Every episode of the famed drama series Mad Men features the mostly male cast taking slow, epic drags from a cigarette. And if the show had been set in 1950s Tokyo, instead of Manhattan, their smoking habits would have seemed even more dramatic.

During the "age of Don Draper," four out of five men were smoking in Japan, but despite its ubiquity, Japanese men from the post-WWII generation had surprisingly low rates of lung cancer.

To investigate this paradox, Japanese public health officials capitalized on a national database that monitored smoking habits every year for more than six decades.

"Many of the data collected during these surveys - including everything collected between 1949 and 1957 - have never been published or analyzed in the medical literature," wrote Ikuko Funatogawa, first author and a cancer biostatician at Teikyo University.

While smoking was pervasive among Japanese men during the 1950s, they found most of these smokers started at a much older age relative to men in the U.S. This trend is likely due to a ban issued in 1900 that prevented minors under the age of 20 from buying cigarettes.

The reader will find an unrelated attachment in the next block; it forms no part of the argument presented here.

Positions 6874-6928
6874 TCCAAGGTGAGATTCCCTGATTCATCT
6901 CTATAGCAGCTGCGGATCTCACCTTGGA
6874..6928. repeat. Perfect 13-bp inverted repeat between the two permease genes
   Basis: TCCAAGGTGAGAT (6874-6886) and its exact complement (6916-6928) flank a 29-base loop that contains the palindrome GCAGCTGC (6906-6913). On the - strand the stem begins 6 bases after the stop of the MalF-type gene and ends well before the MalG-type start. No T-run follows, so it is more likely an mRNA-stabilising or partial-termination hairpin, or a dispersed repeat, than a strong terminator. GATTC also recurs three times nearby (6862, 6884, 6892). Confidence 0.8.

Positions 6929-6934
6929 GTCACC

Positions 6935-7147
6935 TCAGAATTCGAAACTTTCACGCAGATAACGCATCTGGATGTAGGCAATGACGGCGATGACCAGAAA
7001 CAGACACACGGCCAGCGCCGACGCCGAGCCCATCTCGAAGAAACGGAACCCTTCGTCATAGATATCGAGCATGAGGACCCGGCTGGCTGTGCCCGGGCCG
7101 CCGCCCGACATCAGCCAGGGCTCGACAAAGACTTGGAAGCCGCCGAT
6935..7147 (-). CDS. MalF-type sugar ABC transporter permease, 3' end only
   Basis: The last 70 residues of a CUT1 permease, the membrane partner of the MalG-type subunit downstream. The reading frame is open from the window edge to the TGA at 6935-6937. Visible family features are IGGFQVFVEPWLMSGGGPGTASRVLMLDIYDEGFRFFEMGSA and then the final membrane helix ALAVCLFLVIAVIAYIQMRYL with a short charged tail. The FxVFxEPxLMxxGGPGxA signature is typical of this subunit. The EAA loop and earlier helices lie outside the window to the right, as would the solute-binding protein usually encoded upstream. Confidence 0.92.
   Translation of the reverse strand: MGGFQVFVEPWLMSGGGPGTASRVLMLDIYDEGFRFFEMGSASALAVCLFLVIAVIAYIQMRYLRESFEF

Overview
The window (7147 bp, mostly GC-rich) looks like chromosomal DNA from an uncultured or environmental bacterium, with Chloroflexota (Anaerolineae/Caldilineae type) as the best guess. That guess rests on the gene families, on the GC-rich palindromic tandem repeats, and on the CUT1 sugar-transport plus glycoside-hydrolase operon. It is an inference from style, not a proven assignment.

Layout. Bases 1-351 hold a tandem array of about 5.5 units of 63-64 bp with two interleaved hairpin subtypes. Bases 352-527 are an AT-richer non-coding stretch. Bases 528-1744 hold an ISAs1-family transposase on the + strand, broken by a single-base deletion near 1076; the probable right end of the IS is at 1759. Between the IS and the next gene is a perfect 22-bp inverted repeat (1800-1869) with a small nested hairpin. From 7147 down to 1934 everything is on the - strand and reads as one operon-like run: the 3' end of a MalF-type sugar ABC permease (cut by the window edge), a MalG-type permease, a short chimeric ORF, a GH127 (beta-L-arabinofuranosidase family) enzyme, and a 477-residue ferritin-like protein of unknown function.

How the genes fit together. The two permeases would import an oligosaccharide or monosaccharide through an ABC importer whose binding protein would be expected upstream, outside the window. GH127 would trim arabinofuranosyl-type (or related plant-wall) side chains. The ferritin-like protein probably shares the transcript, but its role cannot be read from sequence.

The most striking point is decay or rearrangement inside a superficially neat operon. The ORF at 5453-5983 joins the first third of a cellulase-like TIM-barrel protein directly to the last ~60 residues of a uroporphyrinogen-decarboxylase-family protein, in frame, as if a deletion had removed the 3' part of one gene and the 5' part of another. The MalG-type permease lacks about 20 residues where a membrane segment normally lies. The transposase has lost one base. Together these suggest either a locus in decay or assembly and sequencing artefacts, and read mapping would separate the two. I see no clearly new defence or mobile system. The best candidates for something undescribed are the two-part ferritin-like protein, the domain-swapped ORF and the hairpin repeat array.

Findings show that smoking among male children and teenagers is extremely rare in Japan but has been relatively common (>10%) within the white male population of the United States for several decades.

Researchers warn, however, that younger generations in Japan have started picking up the habit in their teens, which could lead to more cancer in the future.

Only one out of five Japanese women were smokers in the 1950s, a rate which has held steady for 60 years. In contrast, the number of female smokers has doubled over the past 30 years in the U.S. As a result, smoking-related deaths among American women are far more common.